Income Inequality and the Odds of Online Gambling Among a Large Sample of Adolescents in Canada

Consistent evidence points to the detrimental effects of income inequality on population health. Income inequality may be associated with online gambling, which is of concern since gambling is a risk factor for adverse mental health conditions, such as depression and suicide ideation. Thus, the overall objective of this study is to study the role of income inequality on the odds of participating in online gambling. Data from 74,501 students attending 136 schools participating in the 2018/2019 Cannabis, Obesity, Mental health, Physical activity, Alcohol, Smoking, and Sedentary behaviour (COMPASS) survey were used. The Gini coefficient was calculated based on school census divisions (CD) using the Canada 2016 Census linked with student data. We used multilevel modeling to explore the association between income inequality and self-reported participation in online gambling in the last 30 days, while controlling for individual- and area-level characteristics. We examined whether mental health (depressive and anxiety symptoms, psychosocial wellbeing), school connectedness, and access to mental health programs mediate this relationship. Adjusted analysis indicated that a standardized deviation (SD) unit increase in Gini coefficient (OR = 1.17, 95% CI 1.05, 1.30) was associated with increased odds of participating in online gambling. When stratified by gender, the association was significant only among males (OR = 1.12, 95% CI 1.03, 1.22). The relationship between higher income inequality and greater odds for online gambling may be mediated by depressive and anxiety symptoms, psychosocial well-being, and school connectedness. Evidence points to further health consequences, such as online gambling participation, stemming from exposure to income inequality.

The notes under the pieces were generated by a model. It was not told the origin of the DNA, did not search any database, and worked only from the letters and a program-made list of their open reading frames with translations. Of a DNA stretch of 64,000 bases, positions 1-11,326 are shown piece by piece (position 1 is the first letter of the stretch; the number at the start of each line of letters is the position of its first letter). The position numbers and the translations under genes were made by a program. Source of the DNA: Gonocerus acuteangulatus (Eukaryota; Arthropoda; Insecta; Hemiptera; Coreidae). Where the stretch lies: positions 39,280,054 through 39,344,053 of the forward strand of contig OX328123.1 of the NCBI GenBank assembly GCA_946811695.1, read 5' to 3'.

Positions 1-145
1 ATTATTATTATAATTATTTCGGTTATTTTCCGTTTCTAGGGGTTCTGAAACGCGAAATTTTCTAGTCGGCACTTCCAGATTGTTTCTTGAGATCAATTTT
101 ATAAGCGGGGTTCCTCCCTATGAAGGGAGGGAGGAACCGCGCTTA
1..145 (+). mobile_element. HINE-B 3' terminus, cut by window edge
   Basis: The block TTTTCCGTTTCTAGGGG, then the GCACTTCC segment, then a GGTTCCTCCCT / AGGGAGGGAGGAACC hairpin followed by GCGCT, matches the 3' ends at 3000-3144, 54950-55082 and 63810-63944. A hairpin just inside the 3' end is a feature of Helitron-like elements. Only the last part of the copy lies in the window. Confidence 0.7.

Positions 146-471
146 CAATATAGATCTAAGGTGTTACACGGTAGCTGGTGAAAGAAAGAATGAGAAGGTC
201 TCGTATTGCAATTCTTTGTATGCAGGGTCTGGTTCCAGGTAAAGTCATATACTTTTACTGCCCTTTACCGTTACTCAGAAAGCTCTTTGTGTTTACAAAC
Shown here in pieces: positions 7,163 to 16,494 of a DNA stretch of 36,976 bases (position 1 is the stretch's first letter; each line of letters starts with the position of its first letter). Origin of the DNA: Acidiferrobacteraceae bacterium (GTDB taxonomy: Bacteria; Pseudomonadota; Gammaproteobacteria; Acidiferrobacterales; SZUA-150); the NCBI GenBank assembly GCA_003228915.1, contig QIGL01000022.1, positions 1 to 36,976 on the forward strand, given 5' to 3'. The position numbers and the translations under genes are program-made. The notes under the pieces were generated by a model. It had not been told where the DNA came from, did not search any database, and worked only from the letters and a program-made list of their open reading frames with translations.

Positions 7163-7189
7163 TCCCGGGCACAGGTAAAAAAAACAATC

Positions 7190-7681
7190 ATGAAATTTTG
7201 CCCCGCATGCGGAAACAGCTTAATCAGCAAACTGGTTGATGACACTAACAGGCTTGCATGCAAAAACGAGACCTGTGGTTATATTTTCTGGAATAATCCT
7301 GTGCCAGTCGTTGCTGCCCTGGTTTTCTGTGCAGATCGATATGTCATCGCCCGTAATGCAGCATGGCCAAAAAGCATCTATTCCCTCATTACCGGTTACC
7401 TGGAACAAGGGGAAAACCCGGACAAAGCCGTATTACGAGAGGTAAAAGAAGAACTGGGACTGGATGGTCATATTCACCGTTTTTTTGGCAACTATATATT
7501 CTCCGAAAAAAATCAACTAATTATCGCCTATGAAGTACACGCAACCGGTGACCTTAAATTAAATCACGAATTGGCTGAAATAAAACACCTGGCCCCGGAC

Keywords:

Adolescents; Income inequality; Online gambling; School environments.

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